Tag Archives: humanity

Medicine show

Toy hospital and ambulance on carpeted floor with balloon

Everyone, everywhere, Santa Fe to Timbuktu, is talking about the same thing.

Has there ever been a time like this? Instant information, distance from the environment, and a global threat to public health: a new set of conditions to steer all seven billion of us down the same path. I suppose you could argue that any conversation during either of the World Wars was ultimately about the war, but you could still go out and get drunk, and there was still a side to take. COVID-19 is in everything, and despite the efforts of some charlatans to spin it to their own ends, the virus brings with it undeniable truths — contagion, illness, and death, but also hand-washing, elbow-sneezing, and flattening the curve — to alarm and compel.

If it’s true that everyone reverts to a base state during a crisis, I appear to be a pessimist, or at least a cynic, drawn to the more troubling scenarios than the hopeful ones. It might instead be that a media diet of RNZ, The Guardian, and Twitter leads the average person to doubt humanity in general. I am trying to leave the tabs closed more often.

The hard part, though, is that I, a know-all hipster since I could talk, am forced to live through COVID-19 with everyone else. There’s no lesser-known virus you probably haven’t heard of. I am in this and this only, just like you. How irritating.

But — also — how hopeful, actually. When has every person in the world had to stare down the same disastrous consequences and act in unison to prevent them? And when have so many signed up so willingly?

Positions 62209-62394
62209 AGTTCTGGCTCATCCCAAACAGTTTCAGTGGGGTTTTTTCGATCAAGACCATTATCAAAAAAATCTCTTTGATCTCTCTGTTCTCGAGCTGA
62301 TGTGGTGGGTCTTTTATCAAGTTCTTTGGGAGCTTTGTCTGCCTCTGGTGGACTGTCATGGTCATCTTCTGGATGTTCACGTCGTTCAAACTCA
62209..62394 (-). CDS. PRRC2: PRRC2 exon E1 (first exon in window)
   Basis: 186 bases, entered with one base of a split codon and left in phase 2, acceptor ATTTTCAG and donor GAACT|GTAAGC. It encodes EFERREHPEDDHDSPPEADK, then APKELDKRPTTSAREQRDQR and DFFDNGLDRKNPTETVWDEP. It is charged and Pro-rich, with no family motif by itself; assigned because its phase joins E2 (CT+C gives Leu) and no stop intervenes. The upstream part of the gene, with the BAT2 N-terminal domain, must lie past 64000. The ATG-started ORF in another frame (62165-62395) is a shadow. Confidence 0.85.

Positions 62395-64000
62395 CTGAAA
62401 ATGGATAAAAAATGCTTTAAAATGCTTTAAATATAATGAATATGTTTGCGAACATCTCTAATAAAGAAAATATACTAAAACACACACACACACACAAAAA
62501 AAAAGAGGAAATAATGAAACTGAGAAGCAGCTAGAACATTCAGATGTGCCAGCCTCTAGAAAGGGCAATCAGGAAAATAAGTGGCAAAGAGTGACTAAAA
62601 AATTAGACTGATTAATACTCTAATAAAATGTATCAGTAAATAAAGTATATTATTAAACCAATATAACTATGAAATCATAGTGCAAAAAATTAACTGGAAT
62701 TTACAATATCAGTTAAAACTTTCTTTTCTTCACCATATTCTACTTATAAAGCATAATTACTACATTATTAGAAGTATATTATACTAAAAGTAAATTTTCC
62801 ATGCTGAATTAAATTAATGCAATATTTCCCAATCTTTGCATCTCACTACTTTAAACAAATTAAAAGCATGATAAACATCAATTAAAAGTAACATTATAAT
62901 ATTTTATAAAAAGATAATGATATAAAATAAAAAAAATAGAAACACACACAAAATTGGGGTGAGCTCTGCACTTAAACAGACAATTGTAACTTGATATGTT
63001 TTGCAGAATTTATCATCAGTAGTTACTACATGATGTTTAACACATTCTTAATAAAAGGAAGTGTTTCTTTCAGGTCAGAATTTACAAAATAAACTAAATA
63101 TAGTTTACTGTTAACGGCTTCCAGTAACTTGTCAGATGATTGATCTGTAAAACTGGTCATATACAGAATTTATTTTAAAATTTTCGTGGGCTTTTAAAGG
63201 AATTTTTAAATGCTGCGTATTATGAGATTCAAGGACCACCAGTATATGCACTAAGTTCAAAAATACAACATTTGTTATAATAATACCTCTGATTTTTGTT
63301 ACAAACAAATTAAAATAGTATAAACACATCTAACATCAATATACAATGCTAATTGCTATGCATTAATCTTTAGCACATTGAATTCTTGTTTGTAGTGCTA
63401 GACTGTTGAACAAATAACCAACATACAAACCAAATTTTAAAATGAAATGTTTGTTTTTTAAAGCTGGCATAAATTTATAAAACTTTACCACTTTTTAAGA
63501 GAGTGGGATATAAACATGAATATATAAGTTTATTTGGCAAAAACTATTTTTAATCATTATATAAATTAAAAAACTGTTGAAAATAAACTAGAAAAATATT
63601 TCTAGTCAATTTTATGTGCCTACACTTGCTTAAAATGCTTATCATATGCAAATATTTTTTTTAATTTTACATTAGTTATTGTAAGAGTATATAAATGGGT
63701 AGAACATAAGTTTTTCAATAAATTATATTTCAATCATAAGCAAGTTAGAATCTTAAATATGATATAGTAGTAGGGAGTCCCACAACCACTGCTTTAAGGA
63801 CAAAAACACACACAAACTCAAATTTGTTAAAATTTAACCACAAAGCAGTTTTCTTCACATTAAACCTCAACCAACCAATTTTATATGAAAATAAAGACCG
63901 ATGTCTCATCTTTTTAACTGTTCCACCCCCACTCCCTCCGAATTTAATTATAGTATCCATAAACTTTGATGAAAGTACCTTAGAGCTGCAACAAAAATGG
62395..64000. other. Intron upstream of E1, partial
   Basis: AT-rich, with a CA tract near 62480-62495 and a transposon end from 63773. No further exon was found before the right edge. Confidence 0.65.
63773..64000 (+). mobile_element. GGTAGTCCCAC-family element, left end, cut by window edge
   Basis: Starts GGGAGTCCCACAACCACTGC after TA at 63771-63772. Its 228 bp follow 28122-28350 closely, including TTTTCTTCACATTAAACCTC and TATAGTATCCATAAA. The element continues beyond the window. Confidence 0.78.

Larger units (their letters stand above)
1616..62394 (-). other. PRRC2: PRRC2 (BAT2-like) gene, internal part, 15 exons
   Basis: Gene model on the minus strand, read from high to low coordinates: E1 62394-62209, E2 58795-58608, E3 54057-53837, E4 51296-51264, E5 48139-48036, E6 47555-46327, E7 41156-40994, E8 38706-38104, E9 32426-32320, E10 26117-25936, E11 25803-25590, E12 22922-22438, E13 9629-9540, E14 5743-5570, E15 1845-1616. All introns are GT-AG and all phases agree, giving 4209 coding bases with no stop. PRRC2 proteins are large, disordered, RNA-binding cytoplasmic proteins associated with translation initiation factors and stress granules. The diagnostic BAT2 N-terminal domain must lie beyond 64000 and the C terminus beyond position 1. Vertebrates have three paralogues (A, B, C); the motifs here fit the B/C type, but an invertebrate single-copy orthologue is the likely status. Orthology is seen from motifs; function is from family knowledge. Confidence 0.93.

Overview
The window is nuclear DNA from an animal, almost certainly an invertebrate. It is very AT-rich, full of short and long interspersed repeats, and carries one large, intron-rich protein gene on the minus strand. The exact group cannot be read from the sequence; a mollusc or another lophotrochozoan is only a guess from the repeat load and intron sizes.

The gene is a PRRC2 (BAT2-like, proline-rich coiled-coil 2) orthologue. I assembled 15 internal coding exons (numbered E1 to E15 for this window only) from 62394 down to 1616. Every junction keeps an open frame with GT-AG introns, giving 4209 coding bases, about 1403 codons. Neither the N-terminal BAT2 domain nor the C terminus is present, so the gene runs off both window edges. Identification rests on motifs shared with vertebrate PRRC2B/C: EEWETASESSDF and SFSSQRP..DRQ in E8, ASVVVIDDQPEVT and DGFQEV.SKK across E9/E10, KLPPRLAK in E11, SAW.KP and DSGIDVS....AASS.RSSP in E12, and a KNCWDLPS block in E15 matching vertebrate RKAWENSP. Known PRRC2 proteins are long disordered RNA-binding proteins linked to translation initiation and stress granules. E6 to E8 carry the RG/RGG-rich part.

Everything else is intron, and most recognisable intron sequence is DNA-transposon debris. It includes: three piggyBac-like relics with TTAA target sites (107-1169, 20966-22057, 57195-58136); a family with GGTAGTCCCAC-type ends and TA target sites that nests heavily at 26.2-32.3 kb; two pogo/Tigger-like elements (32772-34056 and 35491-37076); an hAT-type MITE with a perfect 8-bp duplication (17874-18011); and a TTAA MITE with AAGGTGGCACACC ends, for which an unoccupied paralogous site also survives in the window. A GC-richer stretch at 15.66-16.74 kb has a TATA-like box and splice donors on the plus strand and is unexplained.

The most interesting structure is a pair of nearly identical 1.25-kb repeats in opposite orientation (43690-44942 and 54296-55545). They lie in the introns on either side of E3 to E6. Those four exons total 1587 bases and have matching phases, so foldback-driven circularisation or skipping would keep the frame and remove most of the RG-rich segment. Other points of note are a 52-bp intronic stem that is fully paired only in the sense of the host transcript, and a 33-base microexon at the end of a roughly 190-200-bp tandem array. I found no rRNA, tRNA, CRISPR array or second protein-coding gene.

There’s no medicine. People are the medicine, in so many ways. And it’s just as well I don’t have anything different to say, because it isn’t my job to make sense of it; to zoom out and paint the picture in a way others might understand. My job is to stay home.

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Filed under Biography

5 Lessons from Gandhiji’s Autobiography

1. Introspect. Throughout the years covered in the book, Gandhi interrogates and investigates himself. He wonders why he dislikes bathing the sores on his father’s feet. He feels certain, for a while, that in order to become powerful one must eat meat. He questions whether his all-natural earth treatments are effective. On almost every page, he remains convinced that he hasn’t yet everything figured out. It is through this constant self-questioning that he attains a deeper understanding of himself and crystallises that understanding into a way of life. With so many distractions around us today, it is surely valuable to sometimes consider why we do what we do – especially the things we take for granted – and then consider whether we have good reason to keep doing them.

…read more at The NRI…

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Filed under India